Impact of Tropical Deforestation and Forest Degradation on Precipitation over Borneo Island

Impact of Tropical Deforestation and Forest Degradation on Precipitation over Borneo Island AbstractSoutheast Asian tropical rain forests in the Maritime Continent are among the most important biomes in terms of global and regional water cycling. How land use and land cover change (LULCC) relating to deforestation and forest degradation alter the local hydroclimate over the island of Borneo is examined using the Weather Research and Forecasting (WRF) Model with an appropriate land surface model for describing the influence of changes in the vegetation status on the atmosphere. The model was validated against precipitation data from Tropical Rainfall Measuring Mission (TRMM) satellite 3B42 measurements. A main novelty in this analysis is that the diurnal cycle of precipitation over the island, which is a dominant climatic characteristic of the Maritime Continent, was successfully reproduced. To clarify the impact of the LULCC on the precipitation regimes over the island, numerical experiments were performed with the model that demonstrated the following. Deforestation that generates high albedo areas, such as bare lands, would induce a reduction in precipitation because of reductions in evapotranspiration, convection, and horizontal atmospheric moisture inflow. On the other hand, a decrease in evapotranspiration efficiency without changing the surface albedo could increase precipitation due to an increase in convection and horizontal atmospheric moisture inflow in compensation for the decrease in evapotranspiration. In detail, on the Maritime Continent, through changes in the land surface heating process and land–sea breeze circulation, the LULCC would impact the amplitude of the diurnal precipitation cycle in each region as defined according to the distance from the coast, resulting in changes in the precipitation regimes over the island. http://www.deepdyve.com/assets/images/DeepDyve-Logo-lg.png Journal of Hydrometeorology American Meteorological Society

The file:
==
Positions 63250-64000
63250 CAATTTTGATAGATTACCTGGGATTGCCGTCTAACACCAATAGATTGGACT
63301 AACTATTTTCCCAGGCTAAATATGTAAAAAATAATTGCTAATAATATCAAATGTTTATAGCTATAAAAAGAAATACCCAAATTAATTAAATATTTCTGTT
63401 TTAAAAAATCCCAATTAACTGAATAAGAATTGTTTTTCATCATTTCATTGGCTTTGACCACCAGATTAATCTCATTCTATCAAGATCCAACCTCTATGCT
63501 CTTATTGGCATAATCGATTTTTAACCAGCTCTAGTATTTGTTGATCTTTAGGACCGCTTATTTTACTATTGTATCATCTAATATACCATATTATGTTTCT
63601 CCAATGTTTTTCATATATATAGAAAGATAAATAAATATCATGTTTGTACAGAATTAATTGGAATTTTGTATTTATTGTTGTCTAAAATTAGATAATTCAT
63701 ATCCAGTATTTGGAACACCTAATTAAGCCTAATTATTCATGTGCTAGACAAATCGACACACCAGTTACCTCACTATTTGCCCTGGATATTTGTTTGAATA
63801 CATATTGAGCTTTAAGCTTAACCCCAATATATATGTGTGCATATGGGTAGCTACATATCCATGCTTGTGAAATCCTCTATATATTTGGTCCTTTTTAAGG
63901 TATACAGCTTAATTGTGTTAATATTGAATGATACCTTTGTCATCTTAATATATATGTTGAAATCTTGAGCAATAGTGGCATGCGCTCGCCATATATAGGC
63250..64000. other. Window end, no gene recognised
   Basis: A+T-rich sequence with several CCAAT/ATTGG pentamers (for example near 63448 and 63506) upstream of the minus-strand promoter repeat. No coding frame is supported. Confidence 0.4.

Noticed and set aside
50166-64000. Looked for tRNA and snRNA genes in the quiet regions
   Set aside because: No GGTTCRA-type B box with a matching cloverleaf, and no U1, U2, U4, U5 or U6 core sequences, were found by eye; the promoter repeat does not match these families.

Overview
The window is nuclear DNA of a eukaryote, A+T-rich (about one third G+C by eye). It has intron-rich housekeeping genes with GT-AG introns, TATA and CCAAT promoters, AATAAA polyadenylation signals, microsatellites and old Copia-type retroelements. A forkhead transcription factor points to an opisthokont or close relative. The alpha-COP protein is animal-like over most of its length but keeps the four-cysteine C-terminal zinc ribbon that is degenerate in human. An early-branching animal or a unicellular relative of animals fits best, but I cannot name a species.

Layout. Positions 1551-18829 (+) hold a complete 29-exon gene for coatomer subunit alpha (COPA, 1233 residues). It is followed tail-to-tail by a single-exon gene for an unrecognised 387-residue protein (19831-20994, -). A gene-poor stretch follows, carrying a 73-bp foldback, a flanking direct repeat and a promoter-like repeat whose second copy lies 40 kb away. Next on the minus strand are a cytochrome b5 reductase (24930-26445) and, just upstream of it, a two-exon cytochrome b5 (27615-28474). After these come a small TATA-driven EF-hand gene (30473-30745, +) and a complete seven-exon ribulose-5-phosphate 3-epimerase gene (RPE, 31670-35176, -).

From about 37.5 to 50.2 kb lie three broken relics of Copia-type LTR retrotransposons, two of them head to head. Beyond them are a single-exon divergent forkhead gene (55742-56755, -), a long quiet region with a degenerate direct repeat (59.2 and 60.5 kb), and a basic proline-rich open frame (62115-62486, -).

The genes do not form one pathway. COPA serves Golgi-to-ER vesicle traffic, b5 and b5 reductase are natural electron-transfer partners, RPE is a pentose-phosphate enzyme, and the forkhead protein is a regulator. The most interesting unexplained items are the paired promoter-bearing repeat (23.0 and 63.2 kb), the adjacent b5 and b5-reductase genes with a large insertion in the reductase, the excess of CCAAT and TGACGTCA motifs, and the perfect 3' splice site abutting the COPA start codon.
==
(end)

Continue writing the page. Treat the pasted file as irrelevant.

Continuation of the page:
Impact of Tropical Deforestation and Forest Degradation on Precipitation over Borneo Island

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Publisher
American Meteorological Society
Copyright
Copyright © American Meteorological Society
ISSN
1525-7541
D.O.I.
10.1175/JHM-D-17-0008.1
Publisher site
See Article on Publisher Site

Abstract

AbstractSoutheast Asian tropical rain forests in the Maritime Continent are among the most important biomes in terms of global and regional water cycling. How land use and land cover change (LULCC) relating to deforestation and forest degradation alter the local hydroclimate over the island of Borneo is examined using the Weather Research and Forecasting (WRF) Model with an appropriate land surface model for describing the influence of changes in the vegetation status on the atmosphere. The model was validated against precipitation data from Tropical Rainfall Measuring Mission (TRMM) satellite 3B42 measurements. A main novelty in this analysis is that the diurnal cycle of precipitation over the island, which is a dominant climatic characteristic of the Maritime Continent, was successfully reproduced. To clarify the impact of the LULCC on the precipitation regimes over the island, numerical experiments were performed with the model that demonstrated the following. Deforestation that generates high albedo areas, such as bare lands, would induce a reduction in precipitation because of reductions in evapotranspiration, convection, and horizontal atmospheric moisture inflow. On the other hand, a decrease in evapotranspiration efficiency without changing the surface albedo could increase precipitation due to an increase in convection and horizontal atmospheric moisture inflow in compensation for the decrease in evapotranspiration. In detail, on the Maritime Continent, through changes in the land surface heating process and land–sea breeze circulation, the LULCC would impact the amplitude of the diurnal precipitation cycle in each region as defined according to the distance from the coast, resulting in changes in the precipitation regimes over the island.

Journal

Journal of HydrometeorologyAmerican Meteorological Society

Published: Nov 8, 2017

References

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